Can consolidation create sustainable long-term value, or will it prove seductive but, ultimately, disappointing to shareholders, employees, customers, and management alike?
Renewables at a Crossroads
Investment opportunities in an evolving environment.
tax credits expire.
The same pattern could occur at the state and local levels, where support for long-term FIT and REC contracts could fall prey to state budget cuts. Even with projected system cost reductions, solar PV will continue to rely on significant public subsidies—nearly 100 percent of retail rates in 2013 ( see Figure 5 ). In this environment, a domestic federal cap-and-trade regime, which would have put a price on carbon emissions and improved the competitiveness of renewables, is likely off the table for the foreseeable future.
Another potential headwind is the amount of wiggle room that states built into their RPS laws. State RPS policies remain key drivers for renewables, but there is sufficient flexibility in the requirements to dial back the mandates, meaning renewables capacity might fall well short of the stated goals. Most RPS policies have clauses allowing the requirements to be relaxed if the price impact on customers is deemed too severe. Seven states have explicitly capped incremental rate impacts at or below just 2 percent. Other states have limits on customer bill increases, force majeure mechanisms, or rigorous approval requirements for annual procurements. Furthermore, the rate impact caps are often vaguely worded, leaving regulators significant flexibility. For instance, they don’t always specify the time period for which the percentage increase threshold applies. There’s also the question of how strictly states will enforce financial penalties for noncompliance.
Beyond its impact on these specific drivers, the economic slowdown also has caused overall electricity demand to decline, resulting in overcapacity in most U.S. power markets. This demand destruction has slowed renewables development in the absence of FITs. Less consumption translates into lower power prices, which weaken the business case for renewables, and there is little reason to add new capacity when the market is oversupplied.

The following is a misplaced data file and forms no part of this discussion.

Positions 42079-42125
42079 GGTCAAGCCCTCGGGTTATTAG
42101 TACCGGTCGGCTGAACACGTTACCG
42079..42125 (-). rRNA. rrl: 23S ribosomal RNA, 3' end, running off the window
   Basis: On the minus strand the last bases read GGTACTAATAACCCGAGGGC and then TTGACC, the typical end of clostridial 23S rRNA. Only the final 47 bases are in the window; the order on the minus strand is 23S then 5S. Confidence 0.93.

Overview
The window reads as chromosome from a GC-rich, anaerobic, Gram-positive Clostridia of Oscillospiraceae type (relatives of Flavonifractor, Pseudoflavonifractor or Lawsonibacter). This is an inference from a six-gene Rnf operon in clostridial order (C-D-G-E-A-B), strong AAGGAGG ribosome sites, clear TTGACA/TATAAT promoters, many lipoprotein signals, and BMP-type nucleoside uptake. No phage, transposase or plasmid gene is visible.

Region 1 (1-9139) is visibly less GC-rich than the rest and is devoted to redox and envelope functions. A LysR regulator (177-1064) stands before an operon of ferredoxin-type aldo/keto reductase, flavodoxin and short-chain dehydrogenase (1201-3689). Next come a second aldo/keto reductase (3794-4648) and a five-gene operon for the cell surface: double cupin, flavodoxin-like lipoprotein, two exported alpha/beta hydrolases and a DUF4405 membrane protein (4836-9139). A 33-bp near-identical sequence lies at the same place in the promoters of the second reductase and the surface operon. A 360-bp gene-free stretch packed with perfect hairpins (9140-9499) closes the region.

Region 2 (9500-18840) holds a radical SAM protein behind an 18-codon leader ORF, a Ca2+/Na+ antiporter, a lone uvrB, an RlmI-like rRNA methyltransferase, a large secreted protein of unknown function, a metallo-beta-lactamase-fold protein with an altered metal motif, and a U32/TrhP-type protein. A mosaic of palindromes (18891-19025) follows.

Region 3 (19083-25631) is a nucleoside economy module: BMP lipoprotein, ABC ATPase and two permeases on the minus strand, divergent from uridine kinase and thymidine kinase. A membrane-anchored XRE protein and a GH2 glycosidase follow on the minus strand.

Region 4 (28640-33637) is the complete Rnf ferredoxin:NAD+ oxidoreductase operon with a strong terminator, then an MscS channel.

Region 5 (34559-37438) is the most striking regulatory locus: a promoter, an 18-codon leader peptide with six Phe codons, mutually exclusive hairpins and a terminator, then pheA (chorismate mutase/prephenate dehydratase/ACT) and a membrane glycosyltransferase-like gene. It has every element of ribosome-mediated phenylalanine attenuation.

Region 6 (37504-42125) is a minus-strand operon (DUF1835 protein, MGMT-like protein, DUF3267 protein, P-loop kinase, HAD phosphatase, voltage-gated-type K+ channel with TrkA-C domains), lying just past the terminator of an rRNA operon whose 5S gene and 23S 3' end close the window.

Too Broad to Fail
Some industry observers point to previous periods of renewables growth—such as the mid-1980s—in questioning whether anything has really changed to ensure the market’s resilience in the face of volatile energy prices and changing politics.
Yet, despite this uncertainty, the market has evolved and matured with greater structural diversity and strength, in terms of the technologies being deployed, the industry’s geographic footprint, and developers’ financial models.
The renewables sector is far more diversified today than it was in the early part of the 1980s, when non-hydro renewable generation was primarily reliant on biomass ( see Figure 1 ). Biomass—both wood and waste—accounted for more than 70 percent of renewable installations through 2000. Though a convenient and economical source of power in areas like California and the Northeast, biomass demonstrated limited potential for either rapid technological improvements or large-scale capacity development. Meanwhile, wind and solar technologies were in their embryonic stage. Consequently, the political commitment to renewables as a viable alternative to fossil fuels was weak, particularly as the supply of oil and natural gas increased and prices fell.
Today, the renewable generation portfolio in the United States is much more balanced, thanks in large part to wind and solar, which have grown substantially over the last decade. Diversity extends beyond